Site C: Second-growth forest

This small area contains important habitat. The small stream before you provides a home for many fish, including coho salmon. Inside this small floodplain the huge-leafed skunk cabbage is a common sight, as well as the long, dark green-fronded sword fern. The trees here are indicative of the second-growth habitat (an area that has been logged or cleared before) which primarily makes up the ESA. The main tree is the red alder, which has very interesting roots. They have little 1-2-cm. nodules that contain nitrogen-fixing bacteria, which means that they can pull essential nitrogen right out of the air, rather than only getting it from the soil. This allows the tree to grow in the low-nitrogen soil present after deforestation, and when it dies, allows for the next stage of plants to grow in the now nitrogen-rich soils. The other dominant deciduous tree here is the paper birch, which is easily distinguished from the alder by its white, peeling bark. Behind you and farther down the stream, a big Grand fir is seen. It has long needles that are flattened to the branch. Sitka spruce, with hard, pointy, bluish needles is found further down the stream from here. On the other side of the path, Western redcedar, which has scale-shaped leaves and reddish, stringy bark, inhabits the riparian area.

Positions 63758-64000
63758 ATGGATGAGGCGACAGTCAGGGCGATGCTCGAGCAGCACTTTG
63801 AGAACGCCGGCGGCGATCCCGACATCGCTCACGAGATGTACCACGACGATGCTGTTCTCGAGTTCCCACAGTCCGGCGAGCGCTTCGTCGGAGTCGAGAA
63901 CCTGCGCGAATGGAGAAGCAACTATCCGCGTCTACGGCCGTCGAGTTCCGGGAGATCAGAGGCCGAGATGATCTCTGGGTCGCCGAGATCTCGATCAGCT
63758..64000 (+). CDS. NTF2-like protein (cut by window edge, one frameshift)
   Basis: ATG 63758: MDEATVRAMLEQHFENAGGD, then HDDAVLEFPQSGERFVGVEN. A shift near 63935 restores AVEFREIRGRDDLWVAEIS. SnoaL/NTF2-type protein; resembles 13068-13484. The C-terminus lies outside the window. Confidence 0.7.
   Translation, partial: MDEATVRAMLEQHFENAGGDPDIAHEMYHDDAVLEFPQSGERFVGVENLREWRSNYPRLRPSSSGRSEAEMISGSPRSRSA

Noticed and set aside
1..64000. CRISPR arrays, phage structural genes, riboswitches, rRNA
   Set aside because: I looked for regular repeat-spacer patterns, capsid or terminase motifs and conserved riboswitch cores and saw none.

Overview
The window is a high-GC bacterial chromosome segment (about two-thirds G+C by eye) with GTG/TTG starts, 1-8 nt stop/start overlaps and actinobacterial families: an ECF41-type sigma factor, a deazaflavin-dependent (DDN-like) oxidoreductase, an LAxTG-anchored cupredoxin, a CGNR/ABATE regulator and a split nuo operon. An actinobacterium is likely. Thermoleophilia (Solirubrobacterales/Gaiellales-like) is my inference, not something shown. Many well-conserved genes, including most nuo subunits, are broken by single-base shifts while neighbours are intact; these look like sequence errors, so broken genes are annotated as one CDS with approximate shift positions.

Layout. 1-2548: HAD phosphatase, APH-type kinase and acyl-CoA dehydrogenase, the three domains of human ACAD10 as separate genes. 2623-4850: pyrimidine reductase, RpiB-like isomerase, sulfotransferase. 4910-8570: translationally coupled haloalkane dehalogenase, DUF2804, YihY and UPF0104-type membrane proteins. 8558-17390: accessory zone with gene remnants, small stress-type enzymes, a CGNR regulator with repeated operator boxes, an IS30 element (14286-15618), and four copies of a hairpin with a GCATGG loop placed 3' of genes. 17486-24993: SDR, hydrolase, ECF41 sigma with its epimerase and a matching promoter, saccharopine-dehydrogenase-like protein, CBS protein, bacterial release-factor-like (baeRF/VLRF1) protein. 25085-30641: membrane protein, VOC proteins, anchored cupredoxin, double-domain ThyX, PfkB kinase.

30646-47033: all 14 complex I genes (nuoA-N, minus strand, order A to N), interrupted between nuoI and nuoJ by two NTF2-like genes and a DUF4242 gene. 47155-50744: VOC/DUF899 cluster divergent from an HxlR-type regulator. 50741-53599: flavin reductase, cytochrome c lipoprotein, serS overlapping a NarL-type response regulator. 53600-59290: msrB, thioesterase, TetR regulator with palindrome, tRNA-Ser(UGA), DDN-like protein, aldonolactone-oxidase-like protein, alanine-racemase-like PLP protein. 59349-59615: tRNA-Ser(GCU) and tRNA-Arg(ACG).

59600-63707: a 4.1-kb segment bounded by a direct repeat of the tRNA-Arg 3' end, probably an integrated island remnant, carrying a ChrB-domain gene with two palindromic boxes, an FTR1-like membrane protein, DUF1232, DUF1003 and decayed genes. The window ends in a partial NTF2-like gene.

The main shrubs here are red elderberry and Indian-plum, the former of which has distinctively warty bark, compared to the smooth bark of the Indian-plum. Other common shrubs are the vine maple, with leaves that have 7-9 equally sized lobes, and common snowberry, with its very round, one to two-lobed leaves. Farther up the trail, you will see large beaked hazelnut bushes, which have leaves very similar to the red alder, but has a more shrubby shape. See if you can also see the cascara tree, with shiny, oval, deeply veined leaves.